it's not just 20 cents

Brazil: The giant has awaken

At this point, you have probably heard about the Brazilian protests, and, if you looked up, you probably know why they have been going on. As a Brazilian woman, and representative to all the people who follow this blog, I came to ask you a couple of things:

1- Please, I beg of you, DO NOT come to 2014 World’s Cup and to the 2016 Olympics, we are NOT ready, and you will not enjoy it.

2- Please, support and pray for our country. We are doing everything we can, but we need more. 

Now let me tell you why:

Our politicians are known to be thieves of great amounts of money. They take from the taxes we pay, that are destined to health, education and other public services, and use it on their own behalf. We are living a crisis, since the 80’s, in which public services are crap and the biggest amount of our kids don’t have access to any cultural event (such as music and theater) because those are directed to the richer part of the population. We have been living a commodity situation, until now. We have realized how damaged our nation is.

Our bus rides cost between R$2,00 (US$ 0,90) and R$5,30 (US$ 2,39) each, in a country where the minimum paycheck is worth R$ 678 (US$ 304,39), and the biggest part of the Brazilian population is payed the minimum amount or less. This same biggest part of the population takes the bus two or four times a day. The most common ride costs R$ 2,80 ( US$ 1,26), and the government was trying to increase it to R$ 3,00 (US$ 1,35), without increasing the minimum paycheck. This attempt was the last drop for us.

In the meanwhile, we are hosting the Confederations Cup. There were spent R$ 27 billions ( US$ 12.12 billions) with the preparation for the world cup next year, and our government claims we don’t have enough money to invest in education and health issues. We do understand that this will be an investment on tourism, but only for a couple of years. We are wasting US$ 12.12 BILLIONS in a couple of years, when we could invest it in infinite lifetimes. We barely have hospitals for ourselves, how do you expect to be treated if you come and get sick? We have to pay thousands for year for quality education and the biggest part of us cannot afford it, how do you expect our kids to grow successful? Our global representatives are a bunch of thieves, who do you expect to find here? Our police service fails to protect us, and you expect them to protect you?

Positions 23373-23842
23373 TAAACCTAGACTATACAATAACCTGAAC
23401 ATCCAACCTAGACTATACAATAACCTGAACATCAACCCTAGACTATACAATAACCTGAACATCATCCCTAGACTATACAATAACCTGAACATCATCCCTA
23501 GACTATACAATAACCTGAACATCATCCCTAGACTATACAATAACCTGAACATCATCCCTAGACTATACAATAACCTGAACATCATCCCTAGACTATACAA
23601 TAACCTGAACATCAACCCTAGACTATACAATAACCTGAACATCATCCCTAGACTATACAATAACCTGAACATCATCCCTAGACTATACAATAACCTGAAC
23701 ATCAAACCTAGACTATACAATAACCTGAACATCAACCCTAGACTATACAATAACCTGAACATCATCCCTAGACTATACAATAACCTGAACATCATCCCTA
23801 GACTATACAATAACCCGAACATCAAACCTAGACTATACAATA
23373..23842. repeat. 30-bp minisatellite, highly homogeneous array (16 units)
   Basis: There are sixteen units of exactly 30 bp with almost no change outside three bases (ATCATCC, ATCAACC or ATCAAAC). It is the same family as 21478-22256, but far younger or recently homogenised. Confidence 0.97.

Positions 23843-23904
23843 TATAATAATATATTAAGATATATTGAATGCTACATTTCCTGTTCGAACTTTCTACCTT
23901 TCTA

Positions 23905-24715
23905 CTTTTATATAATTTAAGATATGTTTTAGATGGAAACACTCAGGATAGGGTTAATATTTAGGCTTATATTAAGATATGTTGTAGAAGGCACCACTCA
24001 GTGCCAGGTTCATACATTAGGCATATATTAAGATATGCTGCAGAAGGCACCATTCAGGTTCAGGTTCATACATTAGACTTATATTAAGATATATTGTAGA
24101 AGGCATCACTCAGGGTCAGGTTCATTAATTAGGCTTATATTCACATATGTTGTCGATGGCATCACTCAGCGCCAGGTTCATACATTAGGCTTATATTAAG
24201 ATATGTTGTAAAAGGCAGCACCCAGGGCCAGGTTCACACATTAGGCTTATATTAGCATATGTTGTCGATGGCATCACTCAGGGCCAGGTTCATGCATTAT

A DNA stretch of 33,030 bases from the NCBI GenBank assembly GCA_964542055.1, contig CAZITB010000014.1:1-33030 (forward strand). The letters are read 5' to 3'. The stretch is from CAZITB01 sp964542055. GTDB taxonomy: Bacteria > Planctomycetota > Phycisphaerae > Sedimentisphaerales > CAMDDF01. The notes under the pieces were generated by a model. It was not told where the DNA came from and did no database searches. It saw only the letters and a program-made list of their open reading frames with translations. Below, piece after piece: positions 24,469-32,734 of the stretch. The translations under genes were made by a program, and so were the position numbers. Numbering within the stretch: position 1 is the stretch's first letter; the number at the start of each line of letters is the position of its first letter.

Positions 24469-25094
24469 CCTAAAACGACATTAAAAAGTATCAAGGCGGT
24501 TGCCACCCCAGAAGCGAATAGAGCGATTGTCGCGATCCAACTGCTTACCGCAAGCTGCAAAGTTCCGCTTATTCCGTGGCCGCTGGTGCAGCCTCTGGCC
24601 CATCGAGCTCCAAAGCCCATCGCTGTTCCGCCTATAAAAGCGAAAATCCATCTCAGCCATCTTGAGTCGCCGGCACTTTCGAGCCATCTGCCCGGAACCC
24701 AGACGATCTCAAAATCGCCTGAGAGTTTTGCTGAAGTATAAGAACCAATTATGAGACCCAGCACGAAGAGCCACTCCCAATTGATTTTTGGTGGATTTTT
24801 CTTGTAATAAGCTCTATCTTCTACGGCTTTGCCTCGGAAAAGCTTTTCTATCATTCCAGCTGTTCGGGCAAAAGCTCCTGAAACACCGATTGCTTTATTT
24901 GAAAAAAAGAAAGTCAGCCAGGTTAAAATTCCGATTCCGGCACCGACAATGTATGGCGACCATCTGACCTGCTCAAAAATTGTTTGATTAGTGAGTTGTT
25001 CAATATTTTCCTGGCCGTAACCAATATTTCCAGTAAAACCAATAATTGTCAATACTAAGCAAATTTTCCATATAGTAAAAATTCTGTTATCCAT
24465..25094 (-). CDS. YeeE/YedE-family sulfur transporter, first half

As you can see, we are FAR from ready to welcome you. Believe us when we tell you: It’s not just 20 cents. We, the Brazilian youth, have lived inside our bubbles for long now. We have finally realized something has to be done. We have finally decided to fight for our rights as Brazilian citizens. We want schools, teachers, hospitals, doctors, medicines, public transportation and quality. Most of all, we want quality. We need quality. 

So, once again, I ask you: please, support our cause. Spread the word, march for Brazil, give us a shout of hope. If we have global support, then we have everything. 

Gabe.


An adaptation of the Brazilian National Anthem, that translates to something like:

“Between thousands

it is you, Brazil

the one they stole from 

the most”

6

The biggest demonstrations since the dictatorship! Rio has awakened! Although they changed the prices back to 2.75, it does not change the social problems and the corruption that plague the country. People are going to the streets to demand that the Brasilian government stop spending money on stadiums and start taking care of its own people, people are dying everyday for lack of public health resources and there is a high demand for educational resources. 

Sorry for blurry images, once they began to throw tear gas i ran. 

1st pic: military ready to protect the building but not their people

2nd: Globo is the biggest source of news in Rio, and they are as shitty as Fox. 

3rd: Skaters United! 

4th: at this point, because of the tear gas, people ran in all directions, on both sides of the highway

5th: protestors interrupting transportation 

6th: Pigs ready to attack. they would protect a stadium but not their people. and behind this group a bigger group of pigs were behind them ready to attack. all armed. 

Sometimes I browse the #changebrazil tag and doodle

the spray can says “pimenta” which means pepper in portugese, but unfortunately you can’t see it.

Sem violencia means “no violence”, which is what protesters cried during their manifestations. Unfortunately, police retaliated with violence. Multiple times. Rubber bullets and tear gas and pepper spray. It’s heartbreaking for me, but those Brazilians are like warriors. They ain’t giving up soon.

Keep it up Brazil <3